We only had one test screening. That’s all we could afford because it’s an indie movie, and it went really awesome. It was in a red state-type thing, so it was Middle America, which was kind of fun. They frickin’ loved it. I was there in the focus group and these "normal" people really connected to the movie. They laughed their heads off and had some waterworks when it was appropriate. The men dug it!
I do think it’s a surprisingly male-friendly movie, if we want to feed into that binary.
Yeah, and look at the three guys. They’re hot.
Yeah, can we just objectify the men in this movie for a minute?
Okay, for one minute! You’ve got Dominic Cooper as Toni's husband, love it. Tyson Ritter, yum yum. And then Paddy Considine as Drew's husband is so soulful. They’re all really good. But that was one of the things I wanted to do. I really wanted to make them all dimensional, like real people. I wanted to give them dogs and jobs and weird shit and to defy your expectations. I think, with Dominic Cooper, most people would think he’s going to cheat and he doesn’t. He’s a standup guy. He’s a good dad! And look at the role models we usually have for men in movies. Either they go out and avenge the kidnapping of their daughter and they’ll kill a million people, or they’re just a man-child, not grown up -- goofy, dumb, infantile. But these guys are really cool guys.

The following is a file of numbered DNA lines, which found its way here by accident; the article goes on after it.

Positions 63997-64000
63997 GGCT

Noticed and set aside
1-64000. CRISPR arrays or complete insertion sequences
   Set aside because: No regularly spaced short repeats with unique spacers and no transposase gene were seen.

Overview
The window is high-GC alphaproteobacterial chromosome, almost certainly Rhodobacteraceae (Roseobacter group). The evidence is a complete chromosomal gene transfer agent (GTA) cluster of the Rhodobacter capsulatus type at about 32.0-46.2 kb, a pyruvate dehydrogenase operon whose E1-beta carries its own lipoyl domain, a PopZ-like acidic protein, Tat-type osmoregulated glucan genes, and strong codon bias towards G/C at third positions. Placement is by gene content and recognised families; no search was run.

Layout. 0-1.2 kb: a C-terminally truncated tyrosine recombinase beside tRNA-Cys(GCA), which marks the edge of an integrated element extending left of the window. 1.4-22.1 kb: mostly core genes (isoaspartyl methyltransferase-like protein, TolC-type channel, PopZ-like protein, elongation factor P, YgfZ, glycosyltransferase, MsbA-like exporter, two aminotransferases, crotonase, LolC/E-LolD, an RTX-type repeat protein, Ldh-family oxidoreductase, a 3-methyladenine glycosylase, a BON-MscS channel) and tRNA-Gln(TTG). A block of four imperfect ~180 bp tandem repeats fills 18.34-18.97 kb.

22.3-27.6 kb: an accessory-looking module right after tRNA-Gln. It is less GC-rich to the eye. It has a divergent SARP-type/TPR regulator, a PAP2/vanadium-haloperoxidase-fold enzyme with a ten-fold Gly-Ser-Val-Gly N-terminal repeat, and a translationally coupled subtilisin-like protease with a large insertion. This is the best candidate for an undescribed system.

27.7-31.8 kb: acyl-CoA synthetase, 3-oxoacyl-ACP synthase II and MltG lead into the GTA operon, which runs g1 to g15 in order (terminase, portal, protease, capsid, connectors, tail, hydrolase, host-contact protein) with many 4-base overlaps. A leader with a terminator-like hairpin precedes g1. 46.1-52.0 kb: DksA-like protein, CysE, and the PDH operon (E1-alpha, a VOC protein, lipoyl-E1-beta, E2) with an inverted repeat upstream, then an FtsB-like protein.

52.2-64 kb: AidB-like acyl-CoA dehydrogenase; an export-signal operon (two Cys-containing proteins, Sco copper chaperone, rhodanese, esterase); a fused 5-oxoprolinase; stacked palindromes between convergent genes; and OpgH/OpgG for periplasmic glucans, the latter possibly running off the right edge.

It's Toni's character who's complicated. Some might call her unlikable, that other silly binary.
She’s a mess. She admits that she’s a narcissist and has a huge ego and that she’s selfish. And she is. But if somebody is unlikable in a weird way, you almost like them more than if they are a perfect saint. We can’t all relate to the perfect. However, it’s weird because Drew’s character is pretty damn great and I still love her.
It’s the balance.
And you want Drew to be your best friend, right? You already love her and you already feel her heart.
But you had the two roles reversed at one point, right?
Actually, they reached out to Toni before I was on the project. Toni was originally Drew’s character, but that’s the role she always plays. She did it in “In Her Shoes.” She was the more dowdy one. Or, not dowdy, but the more solid one. Cameron Diaz is the hot mess. I thought it was so much more fun if you see Toni start out all glamorous and fabulous. And then, of course, Toni is brave enough to go on camera and get her head shaved. She went all the way to unglamorous.